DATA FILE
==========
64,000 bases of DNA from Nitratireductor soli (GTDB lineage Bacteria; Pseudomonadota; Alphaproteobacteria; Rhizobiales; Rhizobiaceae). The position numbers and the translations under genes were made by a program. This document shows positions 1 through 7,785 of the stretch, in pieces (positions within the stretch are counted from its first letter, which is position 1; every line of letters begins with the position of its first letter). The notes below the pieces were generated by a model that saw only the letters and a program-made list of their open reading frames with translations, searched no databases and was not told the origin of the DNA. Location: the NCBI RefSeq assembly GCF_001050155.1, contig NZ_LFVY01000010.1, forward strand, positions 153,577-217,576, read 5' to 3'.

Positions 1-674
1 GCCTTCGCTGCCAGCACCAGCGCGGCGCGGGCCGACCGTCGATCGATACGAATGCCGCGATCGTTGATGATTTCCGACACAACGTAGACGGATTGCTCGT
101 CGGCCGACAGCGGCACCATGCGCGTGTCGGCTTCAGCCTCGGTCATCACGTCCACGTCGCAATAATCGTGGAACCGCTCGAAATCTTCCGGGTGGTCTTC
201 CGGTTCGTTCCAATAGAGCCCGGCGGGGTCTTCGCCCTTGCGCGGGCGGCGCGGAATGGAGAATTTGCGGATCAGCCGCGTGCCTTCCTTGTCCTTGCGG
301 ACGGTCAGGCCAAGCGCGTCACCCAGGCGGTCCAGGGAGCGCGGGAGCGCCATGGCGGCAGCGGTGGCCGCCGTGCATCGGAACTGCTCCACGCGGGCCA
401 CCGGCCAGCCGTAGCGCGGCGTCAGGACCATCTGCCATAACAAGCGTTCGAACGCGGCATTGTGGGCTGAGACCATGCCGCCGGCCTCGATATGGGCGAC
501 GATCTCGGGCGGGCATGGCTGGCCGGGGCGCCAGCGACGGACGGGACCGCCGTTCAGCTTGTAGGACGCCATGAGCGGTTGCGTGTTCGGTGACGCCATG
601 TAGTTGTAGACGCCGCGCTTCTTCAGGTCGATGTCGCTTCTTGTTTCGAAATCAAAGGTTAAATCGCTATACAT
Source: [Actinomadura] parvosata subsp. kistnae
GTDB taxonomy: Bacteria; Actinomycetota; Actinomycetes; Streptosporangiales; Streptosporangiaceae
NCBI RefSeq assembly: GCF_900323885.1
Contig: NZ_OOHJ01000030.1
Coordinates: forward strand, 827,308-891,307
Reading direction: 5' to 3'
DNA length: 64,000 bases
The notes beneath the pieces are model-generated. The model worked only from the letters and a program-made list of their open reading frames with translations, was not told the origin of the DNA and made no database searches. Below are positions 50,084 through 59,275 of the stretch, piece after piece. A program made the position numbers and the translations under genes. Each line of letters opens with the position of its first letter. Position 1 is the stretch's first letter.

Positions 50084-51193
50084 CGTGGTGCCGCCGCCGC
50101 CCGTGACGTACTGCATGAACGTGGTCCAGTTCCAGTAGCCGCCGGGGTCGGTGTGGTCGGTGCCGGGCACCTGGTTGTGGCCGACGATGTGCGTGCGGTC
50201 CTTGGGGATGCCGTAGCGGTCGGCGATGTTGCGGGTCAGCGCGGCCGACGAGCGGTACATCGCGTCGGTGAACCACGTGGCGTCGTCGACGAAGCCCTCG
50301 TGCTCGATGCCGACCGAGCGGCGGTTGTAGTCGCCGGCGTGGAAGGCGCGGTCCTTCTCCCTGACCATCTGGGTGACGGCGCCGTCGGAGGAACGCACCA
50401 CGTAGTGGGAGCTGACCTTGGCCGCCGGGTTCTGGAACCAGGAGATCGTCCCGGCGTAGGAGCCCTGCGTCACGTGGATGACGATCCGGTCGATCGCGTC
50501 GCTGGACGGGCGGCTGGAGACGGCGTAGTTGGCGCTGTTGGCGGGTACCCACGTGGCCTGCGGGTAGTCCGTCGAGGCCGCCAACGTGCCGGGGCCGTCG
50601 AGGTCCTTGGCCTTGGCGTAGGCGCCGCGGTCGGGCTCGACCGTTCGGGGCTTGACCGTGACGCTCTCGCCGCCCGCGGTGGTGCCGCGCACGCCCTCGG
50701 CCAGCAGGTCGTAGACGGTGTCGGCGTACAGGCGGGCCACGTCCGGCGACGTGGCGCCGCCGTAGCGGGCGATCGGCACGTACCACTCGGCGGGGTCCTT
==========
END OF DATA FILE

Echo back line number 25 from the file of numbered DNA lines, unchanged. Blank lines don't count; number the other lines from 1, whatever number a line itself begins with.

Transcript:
50601 AGGTCCTTGGCCTTGGCGTAGGCGCCGCGGTCGGGCTCGACCGTTCGGGGCTTGACCGTGACGCTCTCGCCGCCCGCGGTGGTGCCGCGCACGCCCTCGG